I’d definitely add a book on networking. Comer’s books are a great introduction, but they don’t scale beyond that, and the books by Stevens are great when you need something authoritative, but are hardly generalist works. (The OSI wars are over, so Padlipsky’s _Elements of Networking Style_ is largely unnecessary today, but a lot of fun to read). We’re left with Tannenbaum’s books, but I don’t really like them.

    Some book on LISP. I actually like reading Steele’s 2nd edition of Common LISP, the Language but then I’m a sicko. Definitely gives the Java folks something to aspire to, though. Perhaps _The Little LISPer_, or the Scheme variants.

    Graphics are a similar quandry: Lots of good books, nothing really stands out as *the reference*. I never liked Foley and Van Damm, or Newman and Sproull (which dates me). For “fun” reading check out Jim Blinn’s collected columns. The PostScript reference books were interesting as well.

    A good book on modern computer architecture is indispensable. _Modern Processor Design_ is good.

    Likewise, OS design. The _Inside Windows NT_ books are excellent (even if you hate Windows), and the book on porting Linux to the Itanium is great, too (I forget the title, it’s published by HP).

    @Jeremy: Sedgewick’s books on algorithms are what I used for self-study after I left college. They’re well written and approachable, if not as deep as the “white book.”

    For more fun: _Soul of a New Machine_, and _The Pentium Chronicles_, and _Managing Humans_.

  20. Dave Kirby
    Sunday, April 611, 2008

    Two more essential books –

    Refactoring by Martin Fowler

    Test Driven Design By Example by Kent Beck

    TDD & refactoring are the most important innovations in software development for the last 15 years. If you are not practicing them you are working in the programming dark ages.

  21. Dave Kirby
    Sunday, April 631, 2008

    Ooops – I meant “Test Driven Development”, not “Design”. But it is a design practice too.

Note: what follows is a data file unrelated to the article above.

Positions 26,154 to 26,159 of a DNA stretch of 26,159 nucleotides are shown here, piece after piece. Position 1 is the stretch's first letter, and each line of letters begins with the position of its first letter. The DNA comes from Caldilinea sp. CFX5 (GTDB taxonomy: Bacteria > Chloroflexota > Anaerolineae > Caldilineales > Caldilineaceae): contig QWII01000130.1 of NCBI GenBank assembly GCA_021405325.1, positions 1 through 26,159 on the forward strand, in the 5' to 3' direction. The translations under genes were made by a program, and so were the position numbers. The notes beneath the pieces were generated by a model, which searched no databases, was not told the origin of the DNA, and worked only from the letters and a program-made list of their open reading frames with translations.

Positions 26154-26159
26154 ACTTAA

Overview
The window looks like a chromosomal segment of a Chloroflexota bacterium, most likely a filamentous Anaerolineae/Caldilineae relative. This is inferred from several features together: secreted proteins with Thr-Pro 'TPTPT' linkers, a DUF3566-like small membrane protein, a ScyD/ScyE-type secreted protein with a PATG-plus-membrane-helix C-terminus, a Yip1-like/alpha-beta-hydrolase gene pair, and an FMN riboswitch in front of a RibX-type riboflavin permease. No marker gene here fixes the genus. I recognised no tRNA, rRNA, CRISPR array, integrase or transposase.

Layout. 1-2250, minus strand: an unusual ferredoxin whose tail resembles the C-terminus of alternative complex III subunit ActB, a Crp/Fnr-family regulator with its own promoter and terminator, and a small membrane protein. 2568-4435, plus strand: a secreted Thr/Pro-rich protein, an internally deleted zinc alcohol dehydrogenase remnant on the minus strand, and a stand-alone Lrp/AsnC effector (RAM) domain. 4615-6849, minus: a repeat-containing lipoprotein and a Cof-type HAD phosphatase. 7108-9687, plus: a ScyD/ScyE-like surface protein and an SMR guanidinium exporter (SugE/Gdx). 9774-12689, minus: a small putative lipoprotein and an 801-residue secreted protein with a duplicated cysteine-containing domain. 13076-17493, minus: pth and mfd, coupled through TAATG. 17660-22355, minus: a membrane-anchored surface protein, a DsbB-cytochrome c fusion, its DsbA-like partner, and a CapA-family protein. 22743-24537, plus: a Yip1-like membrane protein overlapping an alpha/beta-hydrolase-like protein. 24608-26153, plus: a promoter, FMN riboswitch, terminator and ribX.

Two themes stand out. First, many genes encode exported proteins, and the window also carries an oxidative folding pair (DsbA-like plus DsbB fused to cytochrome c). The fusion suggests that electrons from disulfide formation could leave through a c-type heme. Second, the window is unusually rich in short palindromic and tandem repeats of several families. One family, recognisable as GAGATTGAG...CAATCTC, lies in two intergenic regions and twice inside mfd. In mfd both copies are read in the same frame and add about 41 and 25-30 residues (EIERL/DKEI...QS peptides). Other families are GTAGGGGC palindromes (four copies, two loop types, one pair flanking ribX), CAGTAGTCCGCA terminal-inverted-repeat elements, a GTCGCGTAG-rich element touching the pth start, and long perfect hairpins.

22. Nrrd
    Monday, April 754, 2008

    Ignoring technical manuals for a brief moment, for a bit of social history about hackers try Steven Levy’s Hackers: Heroes of the Computer Revolution, which tells you about the culture and characters from three ages of computing history. 1960’s era MIT, 1970’s era homebrew computing and the 1980’s games companies. Fantastic tales of bizarre characters and their crazy antics

  23. Dennis Groves
    Monday, April 719, 2008

    Very definately missing:

    Gödel, Escher, Bach: an Eternal Golden Braid (commonly GEB) is a Pulitzer Prize-winning book by Douglas Hofstadter. **Must** be among the books on any hackers bookshelf; and you better have read it too! ;-)

    This belongs right at the top of the list with SICP and Mythical Man Month.

    The dragon book is a favorite of mine. Everything there is to know about computer science is involved in compiler design.

    But I have to say “Introduction to Algorithms” might be a great intro text book, however the real hackers I know, need to know more than intro material – and head staight for the great works of Knuth.

  24. Nathan
    Monday, April 720, 2008

    The Dragon Book received an update last year.

  25. Tet
    Monday, April 718, 2008

    A pretty good list, and one I’d generally agree with. I personally find the later editions of “Unix power tools” to be too perl-oriented, where the earlier editions were much better. I’d add Eric Raymond’s “The art of Unix programming“. ESR may have lost his marbles at times, but in that book, he manages to pretty accurately capture the philosophy that drives the Unix culture[1]. Even if you’re not coding on Unix, the approaches laid out in the book should make you a better coder.

    [1] Although in places, he tries to force tools into that culture that really don’t fit, such as Emacs — I’d have preferred it if he’d just said “Emacs isn’t a good fit with the Unix culture, but many hackers use it because it’s useful”.

  26. Jamie
    Monday, April 702, 2008

    Snow Crash, how can you not have snow crash!!! I am in the middle of compiling my list, this is a really good reference although I think you are missing a few.